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This homestand is the Phillies first true test of 2018

If the Phils go 6-4 on this homestand, there’s a good chance they’re for real.

MLB: Colorado Rockies at Pittsburgh Pirates Charles LeClaire-USA TODAY Sports

During their last homestand, and for the first three games of their last road trip, the Phillies got to feast against some of the dregs of Major League Baseball.

They won two out of three from the Marlins. They swept the Cincinnati Reds (who fired their manager on Thursday after a 3-15 start), and swept the Tampa Bay Rays. Those three teams were a combined 13-40, good for a combined winning percentage of .245.

The only other teams the Phils have faced this season, all on the road, are the Mets and Braves, two division rivals who have a combined 23-11 record and a .523 winning percentage.

Now, the Phillies begin a nice, long, 10-game homestand at Citizens Bank Park, where in their first six games are hitting .252/.349/.480 as a team with a wRC+ of 124 and an OPS of .829. They have hit 11 of their 17 home runs at home.

Ordinarily, you’d think this is a stretch for the Phils to pad their win total, but the competition coming to Philadelphia the next week-and-a-half will not make things easy on them.

First up is the Pirates, who have raced out to a 12-6 record despite trading Gerrit Cole and Andrew McCutchen this off-season. Pittsburgh is getting outstanding production from bargain bin addition Corey Dickerson, who is hitting .328/.354/.525 for the Pirates in 65 PAs this season (his 3.1% walk-rate is not too hot, though). Starling Marte, Francisco Cervelli and Gregory Polanco are all off to good starts, too, although the team lost one of their best players this week, Josh Harrison, for six weeks due to a broken bone in his left hand.

Pitching-wise, the Phils should be able to smack the Pittsburgh rotation around. Jameson Taillon is the only dominant arm in the rotation, with 18 strikeouts in 20 13 innings this season and just two runs allowed this year. But the collection of Ivan Nova, Steven Brault and Trevor Williams shouldn’t send shivers down the collective spines of Phils hitters.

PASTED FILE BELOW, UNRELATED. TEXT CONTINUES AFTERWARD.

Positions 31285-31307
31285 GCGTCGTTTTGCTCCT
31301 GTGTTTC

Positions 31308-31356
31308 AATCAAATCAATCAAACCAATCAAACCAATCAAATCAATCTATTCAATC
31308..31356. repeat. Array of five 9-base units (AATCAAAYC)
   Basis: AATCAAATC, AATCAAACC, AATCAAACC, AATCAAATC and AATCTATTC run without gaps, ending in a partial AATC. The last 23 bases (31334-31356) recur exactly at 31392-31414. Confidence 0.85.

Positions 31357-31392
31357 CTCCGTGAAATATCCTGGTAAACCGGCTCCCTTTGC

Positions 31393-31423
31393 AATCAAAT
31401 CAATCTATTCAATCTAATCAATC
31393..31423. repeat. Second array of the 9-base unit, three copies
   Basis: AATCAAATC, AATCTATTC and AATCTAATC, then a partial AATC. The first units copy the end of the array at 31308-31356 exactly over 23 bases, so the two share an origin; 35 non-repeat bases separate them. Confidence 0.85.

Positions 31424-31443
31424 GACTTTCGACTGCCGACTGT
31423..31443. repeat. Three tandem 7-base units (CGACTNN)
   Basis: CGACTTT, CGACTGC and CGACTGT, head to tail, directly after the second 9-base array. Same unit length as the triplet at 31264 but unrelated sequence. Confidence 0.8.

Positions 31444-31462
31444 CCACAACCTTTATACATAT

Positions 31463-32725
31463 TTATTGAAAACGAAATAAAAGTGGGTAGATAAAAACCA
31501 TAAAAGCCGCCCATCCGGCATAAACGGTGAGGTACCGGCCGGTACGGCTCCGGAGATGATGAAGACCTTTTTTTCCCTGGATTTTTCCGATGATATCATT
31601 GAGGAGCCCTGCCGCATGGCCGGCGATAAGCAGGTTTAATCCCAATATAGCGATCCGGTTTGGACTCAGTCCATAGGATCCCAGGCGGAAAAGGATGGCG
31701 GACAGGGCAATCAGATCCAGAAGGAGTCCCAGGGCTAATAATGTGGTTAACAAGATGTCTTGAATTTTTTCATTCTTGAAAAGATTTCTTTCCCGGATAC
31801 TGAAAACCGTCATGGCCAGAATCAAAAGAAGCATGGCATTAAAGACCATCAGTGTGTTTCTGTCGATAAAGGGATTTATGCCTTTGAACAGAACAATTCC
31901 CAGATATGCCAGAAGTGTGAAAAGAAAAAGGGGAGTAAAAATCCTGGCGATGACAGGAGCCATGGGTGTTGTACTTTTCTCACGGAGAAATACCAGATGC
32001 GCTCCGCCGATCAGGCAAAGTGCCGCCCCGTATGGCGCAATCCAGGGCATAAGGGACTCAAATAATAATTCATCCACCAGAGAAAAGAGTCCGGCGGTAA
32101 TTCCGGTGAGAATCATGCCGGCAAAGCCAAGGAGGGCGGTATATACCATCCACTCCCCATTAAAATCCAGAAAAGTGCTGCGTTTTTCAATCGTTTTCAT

After that is the Diamondbacks, who won a wild card spot last year and has the second-best record in the NL at this early stage of the season. They still have A.J. Pollock and Paul Goldschmidt, as well as David Peralta, Jarrod Dyson and Katel Marte. They are without injured stars Jake Lamb and Steven Souza Jr., so the Phillies catch a bit of a break there, too.

Pitching-wise, Arizona has a beast of a rotation. Zack Greinke’s 5.29 ERA is awful, but his xFIP of 2.69, his 11.12 K/9 and 0.53 BB/9 indicate he has been extremely unlucky thus far. Patrick Corbin, Zack Godley and Robbie Ray are all pretty fantastic, and whoever starts against the Phils next week will make life difficult for their young lineup. They also have an outstanding bullpen.

Finally, there are the Braves, who the Phillies are just about done with for a while. Atlanta has taken four of six from the Phils thus far, but things may be different once they come into Philadelphia. Perhaps by the time they come here, Ryan Flaherty, Nick Markakis, Kurt Suzuki and Preston Tucker will no longer be sniffing their early-season fairy dust, although it’s possible super-stud prospect Ronald Acuna will be on the big league roster.

For fans who were skeptical of the Phils’ six-game winning streak and eight wins in nine games last week, these next 10 games will be the first real litmus test of 2018.